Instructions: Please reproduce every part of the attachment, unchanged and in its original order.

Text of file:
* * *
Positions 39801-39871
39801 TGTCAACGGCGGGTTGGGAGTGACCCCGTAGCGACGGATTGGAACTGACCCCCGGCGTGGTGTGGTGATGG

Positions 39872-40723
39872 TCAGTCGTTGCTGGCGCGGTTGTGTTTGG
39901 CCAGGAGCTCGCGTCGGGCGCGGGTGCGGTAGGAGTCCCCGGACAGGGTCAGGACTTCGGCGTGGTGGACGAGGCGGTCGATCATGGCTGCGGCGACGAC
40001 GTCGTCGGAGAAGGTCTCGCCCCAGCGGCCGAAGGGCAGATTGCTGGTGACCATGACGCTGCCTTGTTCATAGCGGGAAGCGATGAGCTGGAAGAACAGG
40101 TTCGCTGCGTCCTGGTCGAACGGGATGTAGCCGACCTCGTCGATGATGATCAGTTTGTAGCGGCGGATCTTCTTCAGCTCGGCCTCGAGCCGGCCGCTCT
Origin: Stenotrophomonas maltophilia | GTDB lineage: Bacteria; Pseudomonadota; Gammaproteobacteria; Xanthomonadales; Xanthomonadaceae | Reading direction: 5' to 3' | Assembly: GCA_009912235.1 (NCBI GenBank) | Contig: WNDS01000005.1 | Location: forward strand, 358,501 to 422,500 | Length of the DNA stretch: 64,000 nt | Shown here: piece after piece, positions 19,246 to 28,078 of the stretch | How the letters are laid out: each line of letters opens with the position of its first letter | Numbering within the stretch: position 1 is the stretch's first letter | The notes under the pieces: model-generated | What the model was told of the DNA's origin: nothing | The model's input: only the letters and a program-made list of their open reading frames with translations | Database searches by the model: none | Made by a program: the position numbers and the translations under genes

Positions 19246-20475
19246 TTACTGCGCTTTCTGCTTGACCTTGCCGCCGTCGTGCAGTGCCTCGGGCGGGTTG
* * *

Positions 39801-39871
39801 TGTCAACGGCGGGTTGGGAGTGACCCCGTAGCGACGGATTGGAACTGACCCCCGGCGTGGTGTGGTGATGG

Positions 39872-40723
39872 TCAGTCGTTGCTGGCGCGGTTGTGTTTGG
39901 CCAGGAGCTCGCGTCGGGCGCGGGTGCGGTAGGAGTCCCCGGACAGGGTCAGGACTTCGGCGTGGTGGACGAGGCGGTCGATCATGGCTGCGGCGACGAC
40001 GTCGTCGGAGAAGGTCTCGCCCCAGCGGCCGAAGGGCAGATTGCTGGTGACCATGACGCTGCCTTGTTCATAGCGGGAAGCGATGAGCTGGAAGAACAGG
40101 TTCGCTGCGTCCTGGTCGAACGGGATGTAGCCGACCTCGTCGATGATGATCAGTTTGTAGCGGCGGATCTTCTTCAGCTCGGCCTCGAGCCGGCCGCTCT
Origin: Stenotrophomonas maltophilia | GTDB lineage: Bacteria; Pseudomonadota; Gammaproteobacteria; Xanthomonadales; Xanthomonadaceae | Reading direction: 5' to 3' | Assembly: GCA_009912235.1 (NCBI GenBank) | Contig: WNDS01000005.1 | Location: forward strand, 358,501 to 422,500 | Length of the DNA stretch: 64,000 nt | Shown here: piece after piece, positions 19,246 to 28,078 of the stretch | How the letters are laid out: each line of letters opens with the position of its first letter | Numbering within the stretch: position 1 is the stretch's first letter | The notes under the pieces: model-generated | What the model was told of the DNA's origin: nothing | The model's input: only the letters and a program-made list of their open reading frames with translations | Database searches by the model: none | Made by a program: the position numbers and the translations under genes

Positions 19246-20475
19246 TTACTGCGCTTTCTGCTTGACCTTGCCGCCGTCGTGCAGTGCCTCGGGCGGGTTG